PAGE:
The watches we bought because someone told us to The watches we bought because someone told us to

The watches we bought because someone told us to

Time+Tide

Editor’s note: Last year we did a team whip around and asked ourselves what watches we bought, not for us, but because other people told us we should. We might not like to admit it, but it’s true. So here we go, the watches we’ve bought because of peer pressure. 

Humans are, by and large, social creatures. We thrive in communities, and derive strength, support and inspiration from others. At least, that’s the view if you’re an optimist. If you’re a glass half empty kinda person, feel free to replace the word community with mob. Either way, these broad general principles apply to watches. The true lone wolf is rare, and most of us look to others for our wrist-based inspiration and validation. And it’s true of us, too. Come with us, as the T+T team share the tales of watches they bought because other people told them to.

Cam’s herd mentality Halios

To be honest, I’ve never really bought a watch because someone directly told me to, but I do like to do my research before I buy. And the lovely folk around the various online watch forums can be a wealth of information, as well as a little … well … shall we say persuasive. And one that I did purchase after reading countless praising posts was this Halios Delfin. Needless to say, I wasn’t disappointed, but in a very regretful stupor I later sold it to fund another purchase. The only saving grace was that it went to a good home, and the buyer bought it for her future husband to wear on their upcoming wedding day.

Sandra’s fashionable Swatch

1983, I was living in London, working in fashion. Watches just weren’t on our radar – except for one that we all talked about. A lot. “There’s this new Swiss company making plastic watches in really cool styles.” Swatch. We even had conversations about how clever the name was, arguing whether it meant Swiss watch or second watch. We all wanted one.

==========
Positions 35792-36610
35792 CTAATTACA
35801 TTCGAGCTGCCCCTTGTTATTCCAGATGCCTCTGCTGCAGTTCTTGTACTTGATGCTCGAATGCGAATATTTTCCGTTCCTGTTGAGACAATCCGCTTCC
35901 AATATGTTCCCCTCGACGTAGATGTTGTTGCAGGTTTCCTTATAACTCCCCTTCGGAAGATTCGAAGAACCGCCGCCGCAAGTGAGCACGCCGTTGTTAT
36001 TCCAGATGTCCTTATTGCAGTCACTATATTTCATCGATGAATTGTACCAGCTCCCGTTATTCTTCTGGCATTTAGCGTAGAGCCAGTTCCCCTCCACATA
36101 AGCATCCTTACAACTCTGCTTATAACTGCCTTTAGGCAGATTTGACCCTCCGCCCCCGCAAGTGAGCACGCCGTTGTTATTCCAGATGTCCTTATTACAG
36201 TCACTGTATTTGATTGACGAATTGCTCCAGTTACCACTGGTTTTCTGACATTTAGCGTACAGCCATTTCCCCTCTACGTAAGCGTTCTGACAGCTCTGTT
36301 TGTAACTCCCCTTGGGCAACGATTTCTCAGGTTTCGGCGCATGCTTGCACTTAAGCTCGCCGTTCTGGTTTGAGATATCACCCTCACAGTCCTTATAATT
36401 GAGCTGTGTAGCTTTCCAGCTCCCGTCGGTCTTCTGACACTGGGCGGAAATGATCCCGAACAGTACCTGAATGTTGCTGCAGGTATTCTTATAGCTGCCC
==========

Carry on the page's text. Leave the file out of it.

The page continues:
At the end of that year, heading back to spend Christmas with friends in Zürich, I made a beeline for Bahnhofstrasse. My prize, the simple GB102: black with white dial, sans serif numerals, red seconds hand. The unnamed model now known as No Name. Back in London, how proud I was to be among the first in our gang to have one (first taste of the new watch alert effect?). I wore it day in, day out for years – until a Significant Other came into my life and gave me a steel Rolex Datejust. The Swatch was relegated to the box in the back of the drawer – forgotten for years. One day, many house-moves later, I looked for it. Gone. Lost. I still regret that I didn’t take more care – a first-generation Swatch deserved better than that.

Dan is the lone wolf

Remember how in the introduction I said most of us look to others for support and wristwear guidance? Not Dan. Dan forges his own path, unfazed by the influence of others. Unless, of course, it’s Tom Hardy wearing a Bremont …

Felix’s monstrous mistake

Image: watchuseek.com

Like many people coming up in the watch world before Instagram and Facebook, a lot of my learning took place on watch forums (shout out to Timezone.com). And, as with any micro community, they have micro fashions. One particular forum darling was the Seiko Monster, a distinctive diver that had a rabid fan base. Well, the price was hardly extreme, so I grabbed a black one. The orange was too much for me back then (past Felix would have been shocked by future Felix’s love of colours and diamonds), and as soon as I tore that FedEx package open I knew it wasn’t for me. I tried to love it — after all, everyone else did. But it just didn’t gel. I’m sorry Seiko, you know I love you.

Justin’s James Bond experience

This is one of those stories that at least a few of you are going to judge me over, but I’m mostly okay with that. While not the influence of a specific person, the general opinions of the collecting community at large are what led me to acquire an Omega “Bond” Seamaster, the classic 2531.80 reference, to be specific. “It’s a classic,” they said. “It’s the perfect size,” they said. It landed, I resized it, and, for a fleeting instant, I convinced myself that I rather liked it. The sheen wore off quickly. It was a comfortable size, it was well made, and it ran smoothly, but I just didn’t click with it. After a while, I had the last laugh, trading it for my less desirable but miles more endearing (to me) Tutima Flieger Chronograph anniversary edition with its bright red dial and DLC case and bracelet. Many will think that was an odd or unfortunate trade, but the Tutima now makes me grin more than the Bond ever could.